The ZenBook Prime is exactly what the first generation of ZenBooks should have been.
While it still inhabits a head turning, champagne coloured aluminium chassis, it's more than just an Ivy Bridge update. Asus' latest puts in a vastly improved, backlit keyboard and swaps out the Sentelic pad for an Elan, something that was done midway through production of the original ZenBook. The Elan experience is worlds better in tracking and reliability, and also enables the simultaneous-double-tap gesture, which is interpreted as a right click. The only issue we've found with the Elan pad so far is to do with old Windows help files (of .CHM format), where double finger scrolling for some reason also magnifies the page uncontrollably. It's an vanishingly niche problem, but nonetheless exists.
Other changes to the ZenBook include two USB 3.0 ports instead of one; and most importantly, an IPS 1920x1080 screen.
- USB 3.0: 2
- Optical: None
- Video: Micro VGA (adapter included), micro HDMI
- Ethernet: None
- Wireless: Dual channel 802.11n, Bluetooth 4.0
It's about time that screens got decent, too. The superior viewing angles are immediately apparent, the gradation between colours significantly better. It identifies itself as being manufactured by CMN, which we can only assume is Chimei.
It has an obvious brown colour cast by default — white is definitely not white, grey is definitely not grey. Asus' Splendid tool comes in handy here; setting the screen to "My Profile" and the temperature to 6500K fixes the issue.
One thing that can't be fixed is the distinct points of light bleed along the bottom, very obvious when a dark screen is shown. While a certain amount of bleed from the bottom is common for laptops, it's disappointing from an IPS screen, considering it's meant to be premium.
By default, the screen is set at 125 per cent DPI, and it's likely most will want to keep it there, as text can seem a little tiny at 100 per cent. We can only imagine how squished the 11.6-inch version of the Prime will be, which also offers a Full HD screen. Just be aware that a huge amount of Windows apps don't properly scale with DPI settings, and so at 125 per cent, you may see some situations where text is overly huge and runs outside of element borders.
Inside is Intel's Core i7 3517U at 1.9GHz (which will turbo up to 2.4GHz), with 4GB RAM and a 256GB SanDisk U100 SSD. Despite all this, the cost is reasonable — AU$1799. Knock that down to a Core i5 3317U at 1.7GHz with a 128GB SSD, and suddenly you're at an even more affordable AU$1399. Both models contain Bluetooth 4.0 and 2.4GHz/5GHz wireless N.
Just like last time, Asus bundles in a laptop sleeve and USB to Ethernet adapter, which, to our disappointment, is still USB 2.0, greatly limiting the speed. While the chips exist, at the time of writing, there doesn't seem to be too many retail-ready USB 3.0 to Ethernet converters in the market. Given that there's no Thunderbolt port on the UX31A, one can't even take the Apple route. Within time this will likely be addressed, but it's disappointing Asus didn't take the lead on this one.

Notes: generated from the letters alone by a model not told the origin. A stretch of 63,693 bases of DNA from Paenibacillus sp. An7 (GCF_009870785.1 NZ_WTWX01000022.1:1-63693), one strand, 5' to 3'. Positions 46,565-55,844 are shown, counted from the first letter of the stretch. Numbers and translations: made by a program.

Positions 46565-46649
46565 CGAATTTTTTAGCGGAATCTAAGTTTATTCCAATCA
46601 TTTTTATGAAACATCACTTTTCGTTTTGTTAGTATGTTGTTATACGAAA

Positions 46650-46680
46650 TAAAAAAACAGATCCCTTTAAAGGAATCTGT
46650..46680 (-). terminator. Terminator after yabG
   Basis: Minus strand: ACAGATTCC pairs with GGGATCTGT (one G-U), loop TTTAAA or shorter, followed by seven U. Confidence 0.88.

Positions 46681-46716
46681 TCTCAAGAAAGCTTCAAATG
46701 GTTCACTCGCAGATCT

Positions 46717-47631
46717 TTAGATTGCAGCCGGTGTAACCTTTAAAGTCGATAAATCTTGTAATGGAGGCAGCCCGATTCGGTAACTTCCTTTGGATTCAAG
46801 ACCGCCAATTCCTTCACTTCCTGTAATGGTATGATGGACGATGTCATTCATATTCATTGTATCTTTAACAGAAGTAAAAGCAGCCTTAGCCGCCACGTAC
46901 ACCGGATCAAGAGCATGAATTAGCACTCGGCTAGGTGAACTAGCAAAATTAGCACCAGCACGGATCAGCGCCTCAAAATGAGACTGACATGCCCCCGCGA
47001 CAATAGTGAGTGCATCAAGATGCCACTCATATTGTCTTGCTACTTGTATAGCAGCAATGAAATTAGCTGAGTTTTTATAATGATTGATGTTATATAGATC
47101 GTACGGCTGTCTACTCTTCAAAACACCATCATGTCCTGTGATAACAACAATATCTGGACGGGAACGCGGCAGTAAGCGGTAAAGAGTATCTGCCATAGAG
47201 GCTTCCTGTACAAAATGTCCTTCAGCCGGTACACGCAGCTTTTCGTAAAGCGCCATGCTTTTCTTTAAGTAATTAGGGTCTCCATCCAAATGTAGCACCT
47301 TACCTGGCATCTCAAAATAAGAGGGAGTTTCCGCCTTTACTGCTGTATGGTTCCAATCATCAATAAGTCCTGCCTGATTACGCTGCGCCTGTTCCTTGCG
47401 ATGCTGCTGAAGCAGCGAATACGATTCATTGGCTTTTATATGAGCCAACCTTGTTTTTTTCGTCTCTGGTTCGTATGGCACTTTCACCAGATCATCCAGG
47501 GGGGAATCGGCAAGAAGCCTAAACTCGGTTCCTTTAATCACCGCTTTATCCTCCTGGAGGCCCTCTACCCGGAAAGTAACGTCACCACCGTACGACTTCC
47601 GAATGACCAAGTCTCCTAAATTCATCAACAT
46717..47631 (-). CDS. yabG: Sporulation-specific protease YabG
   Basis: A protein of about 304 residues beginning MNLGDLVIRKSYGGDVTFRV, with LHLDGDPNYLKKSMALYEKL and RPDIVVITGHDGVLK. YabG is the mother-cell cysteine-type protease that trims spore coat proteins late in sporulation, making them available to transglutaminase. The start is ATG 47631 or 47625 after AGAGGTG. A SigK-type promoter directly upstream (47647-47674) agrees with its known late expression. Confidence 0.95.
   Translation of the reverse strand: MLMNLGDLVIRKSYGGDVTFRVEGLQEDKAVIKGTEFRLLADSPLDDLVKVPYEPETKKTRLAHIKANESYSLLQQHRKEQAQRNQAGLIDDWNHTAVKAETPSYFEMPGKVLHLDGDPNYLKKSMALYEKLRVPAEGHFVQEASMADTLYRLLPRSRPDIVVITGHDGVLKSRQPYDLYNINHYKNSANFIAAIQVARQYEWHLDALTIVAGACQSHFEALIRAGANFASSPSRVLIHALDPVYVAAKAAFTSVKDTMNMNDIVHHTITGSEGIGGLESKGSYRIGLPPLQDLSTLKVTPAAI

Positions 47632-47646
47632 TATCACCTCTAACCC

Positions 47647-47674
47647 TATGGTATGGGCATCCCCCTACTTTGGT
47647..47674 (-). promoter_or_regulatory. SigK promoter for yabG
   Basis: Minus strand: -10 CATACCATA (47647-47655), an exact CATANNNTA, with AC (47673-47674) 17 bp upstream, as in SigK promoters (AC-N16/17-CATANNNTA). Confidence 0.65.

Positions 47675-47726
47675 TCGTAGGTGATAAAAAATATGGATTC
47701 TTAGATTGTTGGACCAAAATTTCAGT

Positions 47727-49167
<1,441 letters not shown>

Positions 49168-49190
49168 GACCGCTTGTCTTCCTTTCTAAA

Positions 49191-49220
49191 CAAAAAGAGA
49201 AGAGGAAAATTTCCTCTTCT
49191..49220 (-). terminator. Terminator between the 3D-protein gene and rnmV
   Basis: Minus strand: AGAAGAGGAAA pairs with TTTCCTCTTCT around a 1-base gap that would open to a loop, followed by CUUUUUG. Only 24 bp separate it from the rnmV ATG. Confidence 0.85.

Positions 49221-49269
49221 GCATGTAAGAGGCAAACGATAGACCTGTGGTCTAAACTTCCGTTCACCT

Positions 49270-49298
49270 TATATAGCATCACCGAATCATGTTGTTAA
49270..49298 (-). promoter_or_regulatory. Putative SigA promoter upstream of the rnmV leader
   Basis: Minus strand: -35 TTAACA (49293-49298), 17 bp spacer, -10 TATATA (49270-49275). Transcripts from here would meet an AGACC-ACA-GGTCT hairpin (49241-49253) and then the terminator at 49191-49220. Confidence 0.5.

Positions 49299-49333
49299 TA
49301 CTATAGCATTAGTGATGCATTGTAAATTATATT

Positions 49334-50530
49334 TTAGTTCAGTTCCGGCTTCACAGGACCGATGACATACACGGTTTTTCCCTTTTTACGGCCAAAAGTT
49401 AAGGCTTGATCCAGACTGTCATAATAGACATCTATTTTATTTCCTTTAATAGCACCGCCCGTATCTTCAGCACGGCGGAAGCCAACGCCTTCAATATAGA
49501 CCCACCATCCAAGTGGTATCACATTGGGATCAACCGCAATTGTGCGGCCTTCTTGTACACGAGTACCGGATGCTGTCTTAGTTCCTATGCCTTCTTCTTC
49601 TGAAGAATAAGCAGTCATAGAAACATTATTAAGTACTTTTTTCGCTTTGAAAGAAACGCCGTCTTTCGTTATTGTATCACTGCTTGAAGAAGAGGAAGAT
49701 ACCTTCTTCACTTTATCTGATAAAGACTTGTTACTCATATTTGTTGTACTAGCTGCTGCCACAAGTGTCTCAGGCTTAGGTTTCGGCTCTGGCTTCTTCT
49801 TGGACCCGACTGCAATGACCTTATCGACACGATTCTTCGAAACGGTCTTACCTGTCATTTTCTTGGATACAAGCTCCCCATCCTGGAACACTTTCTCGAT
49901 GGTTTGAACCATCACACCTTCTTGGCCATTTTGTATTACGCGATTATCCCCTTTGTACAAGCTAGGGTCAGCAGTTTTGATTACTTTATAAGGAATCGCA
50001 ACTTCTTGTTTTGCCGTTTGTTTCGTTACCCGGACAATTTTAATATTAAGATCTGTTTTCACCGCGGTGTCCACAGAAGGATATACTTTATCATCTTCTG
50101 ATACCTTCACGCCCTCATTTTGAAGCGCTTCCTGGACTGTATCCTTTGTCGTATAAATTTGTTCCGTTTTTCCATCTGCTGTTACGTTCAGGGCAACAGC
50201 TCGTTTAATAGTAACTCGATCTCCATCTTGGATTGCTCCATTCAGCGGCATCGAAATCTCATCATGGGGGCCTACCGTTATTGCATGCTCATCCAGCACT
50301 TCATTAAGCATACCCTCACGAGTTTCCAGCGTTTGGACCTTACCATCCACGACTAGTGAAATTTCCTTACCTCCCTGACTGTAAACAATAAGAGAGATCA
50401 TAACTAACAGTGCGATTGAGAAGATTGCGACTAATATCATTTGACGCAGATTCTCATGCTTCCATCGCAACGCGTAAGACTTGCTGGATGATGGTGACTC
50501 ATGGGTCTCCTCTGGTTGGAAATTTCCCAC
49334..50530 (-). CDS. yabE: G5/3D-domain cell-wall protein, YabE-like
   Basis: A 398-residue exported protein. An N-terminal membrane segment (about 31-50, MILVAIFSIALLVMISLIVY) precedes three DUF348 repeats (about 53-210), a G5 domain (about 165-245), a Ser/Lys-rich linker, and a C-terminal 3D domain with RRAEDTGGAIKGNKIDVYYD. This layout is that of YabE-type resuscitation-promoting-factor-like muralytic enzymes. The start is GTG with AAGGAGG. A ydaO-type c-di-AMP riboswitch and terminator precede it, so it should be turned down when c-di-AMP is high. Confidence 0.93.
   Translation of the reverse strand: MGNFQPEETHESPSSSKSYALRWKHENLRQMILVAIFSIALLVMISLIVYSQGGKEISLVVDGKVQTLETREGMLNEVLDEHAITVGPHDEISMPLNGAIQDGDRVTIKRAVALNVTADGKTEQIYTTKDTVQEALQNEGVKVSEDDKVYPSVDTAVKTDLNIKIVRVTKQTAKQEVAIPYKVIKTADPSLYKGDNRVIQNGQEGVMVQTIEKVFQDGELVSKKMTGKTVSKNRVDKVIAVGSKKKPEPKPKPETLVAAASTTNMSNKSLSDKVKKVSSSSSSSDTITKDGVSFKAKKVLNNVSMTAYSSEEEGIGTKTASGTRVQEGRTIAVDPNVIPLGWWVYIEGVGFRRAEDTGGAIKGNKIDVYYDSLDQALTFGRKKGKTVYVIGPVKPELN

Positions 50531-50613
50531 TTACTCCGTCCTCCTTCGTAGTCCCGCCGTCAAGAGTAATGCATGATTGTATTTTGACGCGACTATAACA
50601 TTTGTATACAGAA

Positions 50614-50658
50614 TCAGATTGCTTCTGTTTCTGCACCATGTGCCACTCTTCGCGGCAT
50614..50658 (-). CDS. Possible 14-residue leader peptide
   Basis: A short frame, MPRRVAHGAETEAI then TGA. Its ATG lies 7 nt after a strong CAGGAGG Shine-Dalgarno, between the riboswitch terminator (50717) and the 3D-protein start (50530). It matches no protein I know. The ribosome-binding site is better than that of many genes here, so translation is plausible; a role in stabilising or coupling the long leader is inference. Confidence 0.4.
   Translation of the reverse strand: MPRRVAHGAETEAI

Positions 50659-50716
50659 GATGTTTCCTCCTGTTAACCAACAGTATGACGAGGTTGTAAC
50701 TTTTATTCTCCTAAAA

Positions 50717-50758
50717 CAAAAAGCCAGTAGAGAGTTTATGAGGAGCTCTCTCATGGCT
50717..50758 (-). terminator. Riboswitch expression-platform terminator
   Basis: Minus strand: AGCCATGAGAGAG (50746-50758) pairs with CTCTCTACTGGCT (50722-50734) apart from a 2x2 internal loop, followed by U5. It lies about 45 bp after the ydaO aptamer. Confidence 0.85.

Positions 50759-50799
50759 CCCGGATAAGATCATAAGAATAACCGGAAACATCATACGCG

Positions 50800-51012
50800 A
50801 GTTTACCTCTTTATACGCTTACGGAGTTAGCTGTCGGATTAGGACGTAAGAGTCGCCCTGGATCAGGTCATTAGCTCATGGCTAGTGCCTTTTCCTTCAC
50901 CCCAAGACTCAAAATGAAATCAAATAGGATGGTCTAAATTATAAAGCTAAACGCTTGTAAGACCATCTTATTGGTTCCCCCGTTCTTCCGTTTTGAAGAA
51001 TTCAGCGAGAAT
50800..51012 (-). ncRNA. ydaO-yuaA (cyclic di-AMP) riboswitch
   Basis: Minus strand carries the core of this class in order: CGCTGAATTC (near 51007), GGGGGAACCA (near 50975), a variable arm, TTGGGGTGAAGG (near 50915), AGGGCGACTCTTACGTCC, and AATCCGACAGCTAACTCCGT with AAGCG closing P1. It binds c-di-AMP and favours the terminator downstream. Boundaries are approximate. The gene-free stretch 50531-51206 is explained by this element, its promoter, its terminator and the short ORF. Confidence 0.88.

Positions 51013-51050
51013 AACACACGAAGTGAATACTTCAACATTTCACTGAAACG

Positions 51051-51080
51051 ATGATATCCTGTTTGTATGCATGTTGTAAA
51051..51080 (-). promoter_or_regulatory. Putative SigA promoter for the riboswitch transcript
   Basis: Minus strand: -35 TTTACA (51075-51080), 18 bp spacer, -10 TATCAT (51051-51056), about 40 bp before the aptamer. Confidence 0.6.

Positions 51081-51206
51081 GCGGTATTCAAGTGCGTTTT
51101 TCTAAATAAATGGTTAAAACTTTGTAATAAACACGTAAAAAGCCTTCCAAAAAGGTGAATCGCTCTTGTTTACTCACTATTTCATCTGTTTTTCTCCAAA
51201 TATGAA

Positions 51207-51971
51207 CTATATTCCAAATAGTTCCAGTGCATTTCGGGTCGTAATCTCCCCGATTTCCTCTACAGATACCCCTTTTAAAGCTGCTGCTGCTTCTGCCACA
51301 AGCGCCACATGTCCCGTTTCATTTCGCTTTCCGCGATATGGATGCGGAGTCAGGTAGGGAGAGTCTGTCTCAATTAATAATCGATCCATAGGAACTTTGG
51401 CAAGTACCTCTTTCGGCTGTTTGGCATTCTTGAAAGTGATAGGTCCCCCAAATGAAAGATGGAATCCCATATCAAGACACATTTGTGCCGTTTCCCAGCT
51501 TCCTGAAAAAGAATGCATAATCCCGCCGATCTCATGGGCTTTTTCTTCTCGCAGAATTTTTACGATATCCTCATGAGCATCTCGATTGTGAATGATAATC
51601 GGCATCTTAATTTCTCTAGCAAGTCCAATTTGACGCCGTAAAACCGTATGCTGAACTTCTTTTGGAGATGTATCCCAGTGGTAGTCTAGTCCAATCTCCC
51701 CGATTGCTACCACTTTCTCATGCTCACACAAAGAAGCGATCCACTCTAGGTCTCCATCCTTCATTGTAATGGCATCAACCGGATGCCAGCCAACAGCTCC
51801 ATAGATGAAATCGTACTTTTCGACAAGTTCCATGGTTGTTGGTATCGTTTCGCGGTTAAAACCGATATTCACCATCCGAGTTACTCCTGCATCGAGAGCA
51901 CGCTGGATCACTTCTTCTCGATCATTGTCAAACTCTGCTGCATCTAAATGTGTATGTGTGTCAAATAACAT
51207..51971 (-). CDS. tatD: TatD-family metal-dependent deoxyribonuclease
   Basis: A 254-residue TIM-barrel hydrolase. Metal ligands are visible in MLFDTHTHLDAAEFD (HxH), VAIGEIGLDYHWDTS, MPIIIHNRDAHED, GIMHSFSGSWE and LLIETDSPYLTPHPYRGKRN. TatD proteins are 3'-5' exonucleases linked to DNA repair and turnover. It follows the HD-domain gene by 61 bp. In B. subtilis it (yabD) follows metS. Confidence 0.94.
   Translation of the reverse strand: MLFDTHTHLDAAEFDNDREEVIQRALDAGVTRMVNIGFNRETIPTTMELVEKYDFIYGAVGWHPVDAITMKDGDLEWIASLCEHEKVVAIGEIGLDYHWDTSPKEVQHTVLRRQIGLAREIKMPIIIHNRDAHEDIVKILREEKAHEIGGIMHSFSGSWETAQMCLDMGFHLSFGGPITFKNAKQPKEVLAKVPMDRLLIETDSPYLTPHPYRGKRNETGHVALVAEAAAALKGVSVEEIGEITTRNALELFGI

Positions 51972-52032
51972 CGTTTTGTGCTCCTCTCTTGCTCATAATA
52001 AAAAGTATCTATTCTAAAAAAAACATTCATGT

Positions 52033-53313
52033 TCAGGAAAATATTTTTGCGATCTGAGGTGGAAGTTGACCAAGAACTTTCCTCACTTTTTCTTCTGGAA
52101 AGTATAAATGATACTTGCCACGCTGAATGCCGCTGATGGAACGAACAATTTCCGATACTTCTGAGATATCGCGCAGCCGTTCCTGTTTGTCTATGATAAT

Asus also bundles a micro-VGA to VGA adapter, but don't expect the same treatment for the micro-HDMI port — that is up to you to fill the gap on.
Otherwise, there's a full-sized SD card reader and a headphone jack. It shares two MacBook Air weaknesses: there's no microphone jack, so you'll be using the inbuilt or USB mic, and when you run your hands over the lid surface during charging, a strange buzz runs down your fingers.
Handbrake encoding (in seconds)
Asus ZenBook Prime UX31A (Core i7 3517U, 4GB RAM, 256GB SSD)
(Shorter bars indicate better performance)
Domination. The third generation Core i7 wipes the floor clean with the previous generation ultrabooks — while the Photoshop test does come out one second slower than the UX21E, we consider this within margin of error.
Battery life (time)
- Heavy battery test
- Light battery test
- 6h 27m
- HP Folio 13 (Core i5 2467M, 4GB RAM, 128GB SSD)
- 6h 7m
- HP Envy 14 Spectre (Core i5 2467M, 4GB RAM, 128GB SSD)
- 5h 23m
- Asus ZenBook UX31 (Core i7 2667M, 4GB RAM, 256GB SSD)
- 5h 8m
- Toshiba Satellite Z830 (Core i5 2467M, 4GB RAM, 128GB SSD)
- 4h 52m
- Samsung Series 5 Ultra 13.3-inch (Core i5 2467, 4GB RAM, 128GB SSD)
- 4h 41m
- Samsung Series 5 Ultra 14-inch (Core i5 2467M, 4GB RAM, 500GB HDD, Radeon HD 7550M)
- 4h 21m
- Asus ZenBook Prime UX31A (Core i7 3517U, 4GB RAM, 256GB SSD)
- 3h 21m
- Asus ZenBook UX21 (Core i7 2667M, 4GB RAM, 128GB SSD)
- 2h 54m
- Acer Aspire S3 (Core i5 2467M, 4GB RAM, 320GB HDD)
(Longer bars indicate better performance)
It's worth noting Intel's addition of configurable TDP to Windows power profiles, thanks to Ivy Bridge. By default, things are set to 17W/2.4GHz on high power profiles, but clock to a low power profile and you'll drop to 13W, with an option of 1.9GHz or 1.0GHz as the ceiling. This could have the potential to lower battery times, but, overall, we saw worse performance than the original ZenBook. This is no surprise: it's powering a more dense, more colour accurate screen and a backlit keyboard.
The ZenBook Prime UX31A is everything the ZenBook UX31E should have been, and more. We have no hesitation in recommending this laptop if you truly want no-compromise performance in an ultrabook.
See more on how we test PCs here